Rare Disease Day

Rare Disease Day: Emmes Endpoints Solutions submits Duchenne video assessment qualification plan to FDA

By Liza Laws

- Last updated on GMT

© Getty Images
© Getty Images

Related tags Rare disease Clinical trials Patient centricity Data management Research Duchenne muscular dystrophy

In a seminal move coinciding with Rare Disease Day, Emmes Endpoints Solutions has taken a significant step forward in the realm of rare disease research.

The company has officially submitted its Duchenne Video Assessment (DVA) qualification plan to the US Food and Drug Administration (FDA) Center for Drug Evaluation and Research (CDER) for thorough review. This submission marks a significant moment not only for Duchenne muscular dystrophy (DMD) research but also for the utilization of video assessments as primary endpoints in clinical trials.

At present, there is a notable absence of qualified clinical outcome assessments for implementation in the DMD population. The DVA, according to |Emmes, carries the potential to address this gap by revolutionizing the way clinical trials are conducted. By enabling assessments through video recordings of patients undertaking functional tasks in their home environment, the DVA eliminates the necessity for patients to travel to clinical sites. Moreover, it facilitates the inclusion of movement tasks that can be assigned to participants at any stage of their disease, thereby expanding patient access to crucial trials.

Marielle Contesse, a spokesperson from Emmes Endpoint Solutions, emphasized the significance of this initiative: "After too many clinical trial failures over the last several decades, the Duchenne community has been left with questions about whether drugs did not work or whether the outcome measures were not sensitive enough to detect changes in patient function. The DVA was conceived of and developed by caregivers of people with Duchenne with an aim of getting at the truth of whether drugs are working."

Extending to other rare diseases 

The inventive approach of the DVA lies in its ability to evaluate the progression and severity of DMD through videos captured in the home environment. These videos, recorded at specific intervals, are subsequently scored by certified central raters using predetermined scorecards. This methodology ensures blinding to both treatment arm and assessment timepoint, enhancing the reliability and validity of the data collected.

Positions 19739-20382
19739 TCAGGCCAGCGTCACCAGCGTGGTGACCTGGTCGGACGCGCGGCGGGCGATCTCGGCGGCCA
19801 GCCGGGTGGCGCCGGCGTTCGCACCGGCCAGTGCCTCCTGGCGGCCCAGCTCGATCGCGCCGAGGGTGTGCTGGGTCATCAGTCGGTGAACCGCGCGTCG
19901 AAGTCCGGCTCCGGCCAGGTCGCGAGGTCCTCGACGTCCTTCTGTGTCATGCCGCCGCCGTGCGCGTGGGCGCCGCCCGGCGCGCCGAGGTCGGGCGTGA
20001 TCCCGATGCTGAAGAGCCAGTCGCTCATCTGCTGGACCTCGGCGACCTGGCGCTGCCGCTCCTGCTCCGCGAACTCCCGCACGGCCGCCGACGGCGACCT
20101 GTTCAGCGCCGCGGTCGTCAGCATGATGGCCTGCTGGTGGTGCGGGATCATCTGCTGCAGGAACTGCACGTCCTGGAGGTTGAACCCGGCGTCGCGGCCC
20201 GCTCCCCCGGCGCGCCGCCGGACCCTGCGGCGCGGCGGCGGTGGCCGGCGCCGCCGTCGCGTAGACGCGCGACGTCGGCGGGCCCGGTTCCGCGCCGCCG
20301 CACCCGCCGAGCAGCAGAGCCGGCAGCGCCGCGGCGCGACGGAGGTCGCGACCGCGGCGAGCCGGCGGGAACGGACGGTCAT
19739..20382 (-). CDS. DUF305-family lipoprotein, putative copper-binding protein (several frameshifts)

Crucially, the DVA's capacity to measure function through compensatory strategies sets it apart from other video capture methods. By detecting incremental changes in the patient's condition that may be overlooked by conventional assessments, the DVA offers a more comprehensive evaluation of function. Furthermore, the application of home-based video assessments as primary endpoints holds promise beyond DMD, extending to other rare diseases such as neuromuscular and neurodevelopmental disorders.

Emmes anticipates receiving initial feedback from the FDA by July 2024, with further data collection and analysis slated to occur over the subsequent two years. If successful, the qualification of the DVA could not only streamline its integration into clinical trials but also pave the way for broader adoption of home-based assessments across diverse disease areas.

Years of life devoted to clinical trials

"Measuring treatment effect in rare disease populations presents many methodological challenges due to small sample sizes and heterogeneity of the study population," Contesse said. "As participants and families devote years of their lives to clinical trial participation, it is crucial that any changes in function that patients experience are sensitively detected during a clinical trial."

In addition to enhancing the sensitivity of clinical trial outcomes, the adoption of home-based assessments holds the potential to decentralize trials and mitigate logistical challenges faced by participants. By evaluating patients in their real-world environments, researchers can obtain a more nuanced understanding of treatment efficacy and its impact on daily life—a crucial aspect often overlooked in traditional clinic-based assessments.

With the submission of its DVA qualification plan, Emmes Endpoints Solutions is not only driving innovation in rare disease research but also championing a paradigm shift in clinical trial methodologies. By harnessing the power of video assessments and embracing a patient-centric approach, the company endeavors to address longstanding challenges in drug development and improve outcomes for individuals living with rare diseases.

Related topics Clinical Development

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